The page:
Kodak Tmax P3200

Discussion in 'The Darkroom' started by tempra, Jun 30, 2007.

  1. tempra

    tempra TPF Noob!

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    I have four rolls (2 x 120 & 2 x 35mm) of Tmax. I'm guessing I either shoot in dim light or with a small aperture to be able to use it effectively.

    Has anyone any experience of how much I could pull the film say to 1600, 800 and maybe even 400 and what would the results be?

    **edit** sorry, just looked in front of me - the 35mm is Tmax 3200, the 120 is Ilford Delta 3200 if that makes a difference
     
  2. Alpha

    Alpha Troll Extraordinaire

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    You would not be pulling @1600 or even @800. Notice that the films are not ISO/ASA 3200. They're EI 3200. Very different. IMO they're cleanest shot at 1600, dev at 1600 or shot at 800, dev at 800. If you really like grain, shoot at 800, push development at 1600.
     
  3. tempra

    tempra TPF Noob!

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    Thanks for that Max, what does EI mean? (I just read it on the delta box, but the beer and my eyes can't read the small print on the kodak box)
     
  4. Alpha

    Alpha Troll Extraordinaire

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    EI stands for exposure index. I'm pretty sure that Ilford, Kodak, and Fuji each call their films 1600 or 3200 just to indicate that they're super fast. True EI IIRC for most of them is about EI1000.
    http://www.weatherscapes.com/techniques.php?cat=general&page=ei

    Oddly enough, even the fastest C41 films are still rated with an actual ISO speed, as opposed to EI. For example, Fuji Neopan 1600 is probably around EI800 or EI1000, whereas their 1600 color film actually is ISO 1600.
     
  5. tempra

    tempra TPF Noob!

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    Cheers bud, that helps a lot!
     
  6. ann

    ann No longer a newbie, moving up!

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    i tested some and couldn't even get an EI of 800, all will depend on your equipment.

    it was easier to use tri and push to 1600
     
  7. ksmattfish

    ksmattfish Now 100% DC - not as cool as I once was, but still

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    Shoot some at 1600, and some at 800, and compare the density to ISO 800 film shot at 800. At ISO 1600 it looks a bit thin. I don't believe there really is any film over ISO 800ish. C41 just has a huge exposure latitude.
     
  8. Don Simon

    Don Simon TPF Noob!

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    If I try once again to get my head around the issue of what speed a film is or isn't really, it (my head) will explode. So instead I'll just address the original question... it depends on the chemicals and methods used in developing, and obviously requires a bit of testing to find out what gets the most acceptable results... but based on my experiences I would generally recommend sticking with ISO 1600 or a bit lower for 35mm (assuming you are developing according to the 'box advice' for 1600) - but with 120 film (if wanting 'normal' print sizes) you can IMO easily get away with shooting and developing at 3200. Either way can shoot at 400 or 800 if you want, but then I'm not sure you'd get any advantages over using 400 or 800 speed film.
     
  9. deanimator

    deanimator TPF Noob!

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    What are you thinking of shooting with this?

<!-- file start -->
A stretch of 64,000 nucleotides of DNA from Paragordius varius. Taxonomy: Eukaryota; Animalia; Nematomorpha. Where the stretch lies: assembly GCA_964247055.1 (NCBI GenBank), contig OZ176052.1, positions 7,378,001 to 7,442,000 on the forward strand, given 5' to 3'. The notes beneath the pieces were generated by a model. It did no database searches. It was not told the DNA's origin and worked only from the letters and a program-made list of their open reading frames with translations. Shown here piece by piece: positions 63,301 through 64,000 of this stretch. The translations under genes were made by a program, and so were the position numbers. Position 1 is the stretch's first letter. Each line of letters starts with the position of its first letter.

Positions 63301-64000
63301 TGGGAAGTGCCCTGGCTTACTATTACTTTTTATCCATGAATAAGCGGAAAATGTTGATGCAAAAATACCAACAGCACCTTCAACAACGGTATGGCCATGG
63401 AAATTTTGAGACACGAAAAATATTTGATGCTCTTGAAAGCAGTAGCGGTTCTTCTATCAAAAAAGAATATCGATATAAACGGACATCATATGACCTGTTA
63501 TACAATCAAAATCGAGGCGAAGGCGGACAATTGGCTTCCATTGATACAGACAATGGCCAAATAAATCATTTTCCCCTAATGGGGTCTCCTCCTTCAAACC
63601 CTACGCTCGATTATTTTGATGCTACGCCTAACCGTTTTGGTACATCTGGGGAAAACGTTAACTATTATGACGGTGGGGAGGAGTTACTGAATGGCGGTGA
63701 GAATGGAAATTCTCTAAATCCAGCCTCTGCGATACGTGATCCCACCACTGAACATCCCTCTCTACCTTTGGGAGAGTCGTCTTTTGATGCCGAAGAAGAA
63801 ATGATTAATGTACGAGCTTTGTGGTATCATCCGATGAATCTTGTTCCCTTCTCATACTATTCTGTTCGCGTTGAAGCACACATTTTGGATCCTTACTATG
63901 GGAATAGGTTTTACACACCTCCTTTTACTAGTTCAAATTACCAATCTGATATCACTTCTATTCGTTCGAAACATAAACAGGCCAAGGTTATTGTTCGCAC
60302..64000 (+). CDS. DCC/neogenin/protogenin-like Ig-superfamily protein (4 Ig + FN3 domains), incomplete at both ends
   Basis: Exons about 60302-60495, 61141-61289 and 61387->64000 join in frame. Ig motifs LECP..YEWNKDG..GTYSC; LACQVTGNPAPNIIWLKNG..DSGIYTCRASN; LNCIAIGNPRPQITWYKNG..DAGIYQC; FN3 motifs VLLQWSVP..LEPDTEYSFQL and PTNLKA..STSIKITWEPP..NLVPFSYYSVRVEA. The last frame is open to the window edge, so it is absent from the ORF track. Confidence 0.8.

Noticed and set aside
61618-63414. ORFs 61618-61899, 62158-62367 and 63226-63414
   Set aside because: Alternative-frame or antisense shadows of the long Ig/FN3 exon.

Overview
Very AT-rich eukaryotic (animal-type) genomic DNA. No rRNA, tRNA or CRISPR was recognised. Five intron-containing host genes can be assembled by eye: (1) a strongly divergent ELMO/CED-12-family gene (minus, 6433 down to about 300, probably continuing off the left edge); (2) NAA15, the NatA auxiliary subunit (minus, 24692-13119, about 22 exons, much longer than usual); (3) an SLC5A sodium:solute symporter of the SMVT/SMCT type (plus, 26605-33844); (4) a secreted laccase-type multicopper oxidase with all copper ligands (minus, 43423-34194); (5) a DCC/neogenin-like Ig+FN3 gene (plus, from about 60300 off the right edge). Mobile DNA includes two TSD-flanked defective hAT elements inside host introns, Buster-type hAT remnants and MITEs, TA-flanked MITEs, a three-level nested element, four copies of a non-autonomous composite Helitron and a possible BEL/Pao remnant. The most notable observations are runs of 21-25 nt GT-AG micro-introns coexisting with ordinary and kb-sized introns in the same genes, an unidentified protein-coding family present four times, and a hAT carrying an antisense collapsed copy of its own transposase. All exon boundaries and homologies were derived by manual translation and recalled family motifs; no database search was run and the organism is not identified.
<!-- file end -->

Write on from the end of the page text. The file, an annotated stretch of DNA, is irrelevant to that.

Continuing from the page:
(You know you are going to get some issues with shadows, and contrast, and grain...)
     
  10. tempra

    tempra TPF Noob!

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    Dunno yet - probably street on a murky day or in twighlight, or maybe in a pub or a gig at the cropredy festival as my mates playing there with his band
     
  11. deanimator

    deanimator TPF Noob!

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    Murky street scenes...should be nice and gritty. 800 asa and dev according to the instructions in TMAX dev

    Concerts: Harsh lighting! 1600 or 3200 is fine...you want the speed to control the fast movements and to counter your shaky hands with presumeably a longish zoom. Meter very carefully...try for spot reading on faces and expose with +2 stops. Be careful to keep your agitation down a bit when developing this. I would use TMAX again...time for the asa but agitate only every minute and 10% longer in order to keep your highlights and maybe get a bit more out of the shadows (although shadow detail isn´t usually so important here).

    If you are up for it, I would strongly recommend you try Tri-X at 800, or even TMAX-400 rated at 800 or 1600 at the same time.
    Bottom line: properly handled, these films do what they say they´ll do. It´s just smart thinking to see how it works in YOUR hands...and what results you like best.

    (I was a Tri-X fan for 15 years until they changed the formula...now I prefer Fuji Neopan 400, although there are one or two east European trad films around that are supposed to be as good as the original Tri-X)
     
  12. tempra

    tempra TPF Noob!

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    Thanks for that, I have some tri-X400 a couple of 120 rolls, so I'll put them through the rollei, with regards to the concert, the ones my mate does doesn't really have harsh lighting - in fact the first time I shot them, they had no lighting at all apart from little wall lights in the pub, now they have some cheapo disco lights, but they are very dim.

    And I need to find a lab that does the developing as I don't have a darkroom although I could take a weekend out and go and steal my dads enlarger and stuff but then I have nowhere to put it.

    I'm a part time film shooter, mainly digital, but I have a few film cameras to choose from - I'll give it a go.
    Cheers!
     

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